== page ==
I'm reading an interesting book right now that makes a good argument against positive (and negative, of course) reinforcement for kids. It really has challenged my thinking about things.

I haven't finished the book and I might end up thinking that most of it is garbage but at least it made me think about things (like behavior charts) in a new way.
boomerang
 
  1  
Reply Mon 27 Sep, 2010 12:19 pm
@Gargamel,
I was a badass too! It was like a badge of honor. Secretly I hated it but publicly it made me kinda cool.

Conversely, publicly my parents hated it but secretly they kind of liked my "stick-it-to-the-man"ness.

That's probably why I have trouble understanding school now.

Thank you! Now I can blame my parents!
Mame
 
  1  
Reply Mon 27 Sep, 2010 12:26 pm
@boomerang,
LOL, Isn't blaming your parents the norm?
boomerang
 
  1  
Reply Mon 27 Sep, 2010 12:30 pm
@Mame,
My parents were real groovy. I was a damn lucky kid.

My mom is still pretty groovy so I'm a damn lucky adult too.
0 Replies
 
hawkeye10
 
  0  
Reply Mon 27 Sep, 2010 12:38 pm
@boomerang,
Quote:
I was a badass too! It was like a badge of honor. Secretly I hated it but publicly it made me kinda cool.
Which is why this makes no sense unless privileges are tied to it. Makes no sense if the motive is to improve the classroom environment, however I suspect the real goal is to condition the kids into accepting groupthink, it is an attempt to beat down their individuality. Educators for the most part dont think that they are in the business of educating individuals, they think that they are in the business of breaking down individuals and reforming them into cogs in a leftest collective. The ideology that is being imprinted is different, but the process is exactly the same as turning individuals into soldiers.

Schools are the new Boot Camps.
boomerang
 
  1  
Reply Mon 27 Sep, 2010 12:47 pm
@hawkeye10,
I don't consider it that nefarious but it's maybe because I don't see cramming data into a kid's short term memory as having much influence over the course of the kid's life.
talk72000
 
  1  
Reply Mon 27 Sep, 2010 12:54 pm
@boomerang,
Statistics is useful in many things but it can be abused and this is another bad use for statistics. It is conformity forming and just like the political polls are manipulative.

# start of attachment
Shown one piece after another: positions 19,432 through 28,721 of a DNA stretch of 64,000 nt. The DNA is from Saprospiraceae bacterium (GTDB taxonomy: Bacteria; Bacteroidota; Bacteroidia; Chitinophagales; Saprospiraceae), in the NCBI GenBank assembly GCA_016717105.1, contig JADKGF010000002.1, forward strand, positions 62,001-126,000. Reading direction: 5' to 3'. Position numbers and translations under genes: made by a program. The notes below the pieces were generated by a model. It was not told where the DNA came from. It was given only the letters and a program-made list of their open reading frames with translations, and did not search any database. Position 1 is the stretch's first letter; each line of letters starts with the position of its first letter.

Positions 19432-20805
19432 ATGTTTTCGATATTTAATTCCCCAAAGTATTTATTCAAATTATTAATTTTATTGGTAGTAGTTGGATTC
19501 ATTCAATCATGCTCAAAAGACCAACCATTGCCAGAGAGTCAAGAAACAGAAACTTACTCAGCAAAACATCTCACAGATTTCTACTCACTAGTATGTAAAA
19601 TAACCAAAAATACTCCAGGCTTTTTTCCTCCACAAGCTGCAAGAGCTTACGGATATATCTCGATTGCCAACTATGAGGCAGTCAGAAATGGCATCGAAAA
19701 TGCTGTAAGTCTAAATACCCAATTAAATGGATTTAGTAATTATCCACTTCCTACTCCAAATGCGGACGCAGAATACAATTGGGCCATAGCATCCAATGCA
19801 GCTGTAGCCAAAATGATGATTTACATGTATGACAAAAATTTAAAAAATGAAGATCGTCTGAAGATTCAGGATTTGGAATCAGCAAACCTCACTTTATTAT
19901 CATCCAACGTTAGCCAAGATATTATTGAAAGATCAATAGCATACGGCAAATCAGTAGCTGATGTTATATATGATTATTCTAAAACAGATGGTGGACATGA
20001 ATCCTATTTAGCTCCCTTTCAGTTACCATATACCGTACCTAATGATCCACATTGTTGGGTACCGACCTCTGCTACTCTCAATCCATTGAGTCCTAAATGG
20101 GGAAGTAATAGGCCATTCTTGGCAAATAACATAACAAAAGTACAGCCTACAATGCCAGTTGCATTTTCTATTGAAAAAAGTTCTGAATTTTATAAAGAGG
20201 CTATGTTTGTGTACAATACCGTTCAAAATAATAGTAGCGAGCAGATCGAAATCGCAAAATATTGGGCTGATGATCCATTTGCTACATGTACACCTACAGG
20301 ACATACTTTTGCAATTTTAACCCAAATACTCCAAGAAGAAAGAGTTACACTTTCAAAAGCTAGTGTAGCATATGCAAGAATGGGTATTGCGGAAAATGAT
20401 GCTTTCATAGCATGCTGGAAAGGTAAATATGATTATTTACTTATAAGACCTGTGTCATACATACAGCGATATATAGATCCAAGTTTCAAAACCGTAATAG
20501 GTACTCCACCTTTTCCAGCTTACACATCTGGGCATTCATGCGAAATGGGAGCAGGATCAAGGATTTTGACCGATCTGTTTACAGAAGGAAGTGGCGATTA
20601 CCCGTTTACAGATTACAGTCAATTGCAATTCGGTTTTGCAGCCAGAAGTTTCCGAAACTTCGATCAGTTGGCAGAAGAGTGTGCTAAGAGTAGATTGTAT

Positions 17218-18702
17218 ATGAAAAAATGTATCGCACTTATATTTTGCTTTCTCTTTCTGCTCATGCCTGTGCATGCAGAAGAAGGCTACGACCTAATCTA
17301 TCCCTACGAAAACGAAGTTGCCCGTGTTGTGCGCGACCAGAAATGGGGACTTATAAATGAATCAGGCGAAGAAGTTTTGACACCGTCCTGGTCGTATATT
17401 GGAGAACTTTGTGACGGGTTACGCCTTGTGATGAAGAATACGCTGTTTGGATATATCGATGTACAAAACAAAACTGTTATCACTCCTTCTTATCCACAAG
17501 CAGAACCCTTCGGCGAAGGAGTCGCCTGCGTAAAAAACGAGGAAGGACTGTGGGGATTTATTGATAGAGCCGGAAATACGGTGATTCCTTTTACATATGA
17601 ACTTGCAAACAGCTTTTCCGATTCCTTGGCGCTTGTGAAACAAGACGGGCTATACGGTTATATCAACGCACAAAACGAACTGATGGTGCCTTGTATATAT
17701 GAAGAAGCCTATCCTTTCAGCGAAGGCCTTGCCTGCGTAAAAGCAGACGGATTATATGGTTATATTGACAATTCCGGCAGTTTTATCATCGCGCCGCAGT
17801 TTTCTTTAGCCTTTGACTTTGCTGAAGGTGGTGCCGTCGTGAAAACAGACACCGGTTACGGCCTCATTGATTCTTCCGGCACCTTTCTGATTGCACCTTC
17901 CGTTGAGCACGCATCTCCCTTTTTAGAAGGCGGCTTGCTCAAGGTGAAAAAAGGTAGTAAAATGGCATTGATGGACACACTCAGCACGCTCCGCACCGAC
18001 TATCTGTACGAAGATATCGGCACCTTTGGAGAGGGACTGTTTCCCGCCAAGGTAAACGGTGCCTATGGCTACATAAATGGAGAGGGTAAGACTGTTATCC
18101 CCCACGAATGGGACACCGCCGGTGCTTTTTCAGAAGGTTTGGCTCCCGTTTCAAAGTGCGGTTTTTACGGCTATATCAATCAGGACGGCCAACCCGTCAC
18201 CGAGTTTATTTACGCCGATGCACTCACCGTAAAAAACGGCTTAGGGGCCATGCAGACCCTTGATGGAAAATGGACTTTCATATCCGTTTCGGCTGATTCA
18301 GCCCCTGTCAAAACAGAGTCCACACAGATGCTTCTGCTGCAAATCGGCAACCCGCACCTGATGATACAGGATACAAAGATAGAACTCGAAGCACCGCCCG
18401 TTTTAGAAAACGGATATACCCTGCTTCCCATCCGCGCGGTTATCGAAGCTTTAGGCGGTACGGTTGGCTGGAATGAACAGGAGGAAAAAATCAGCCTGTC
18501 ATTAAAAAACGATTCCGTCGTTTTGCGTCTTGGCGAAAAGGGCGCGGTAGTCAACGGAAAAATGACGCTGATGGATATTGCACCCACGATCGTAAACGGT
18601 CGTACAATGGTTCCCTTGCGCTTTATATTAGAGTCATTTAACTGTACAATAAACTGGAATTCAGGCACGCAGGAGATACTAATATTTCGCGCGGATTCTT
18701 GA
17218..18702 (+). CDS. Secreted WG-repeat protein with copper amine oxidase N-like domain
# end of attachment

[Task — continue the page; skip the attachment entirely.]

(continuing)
0 Replies
 
hawkeye10
 
  0  
Reply Mon 27 Sep, 2010 01:13 pm
@boomerang,
Shall we move on to "Behavior Contracts" where the kid is bullied by the adults into signing it, and then when the kid violates it this contract is used as a hammer "You agreed to not do that anymore Emily, we talked about how bad that behavior is, so why did you do it?" making it crystal clear that the kid is a failure for not conforming to adult expectations.

And making parents responsible for their kids behavior when they are under the supervision of the school...WTF is that all about if not making a hammer and being willing to use it? And then the adults bitch and moan ( and make criminal) kids bullying other kids when the adults are very in your face with their bullying??? talk about your mixed messages, and why kids dont respect adults!!

Quote:
Pupils and their families will be required to agree to the deal - setting out minimum standards of behaviour and attendance - before the start of term. Contracts, known as Home School Agreements, will also establish parents' responsibilities for the first time.

They face court action and possible fines of up to £1,000 for repeatedly breaking rules.


The contracts will become compulsory in all English state schools under plans laid out in a Government White Paper.

Ministers suggested that "good" parents would be able to complain about other mothers and fathers who fail to ensure their children behave.

Ed Balls, the Schools Secretary, said the changes would help stop a single student disrupting the education of his or her classmates.

"If the large majority of parents are doing the right thing but a small minority do not engage you can have one lesson for 30 kids disrupted by one child," he said.

"Every parent will have to, as part of the admissions process, say they take on board the obligations in the Home School Agreement, and every parent will be expected to reaffirm that every year.
http://www.telegraph.co.uk/education/educationnews/5888788/All-parents-to-sign-behaviour-contracts.html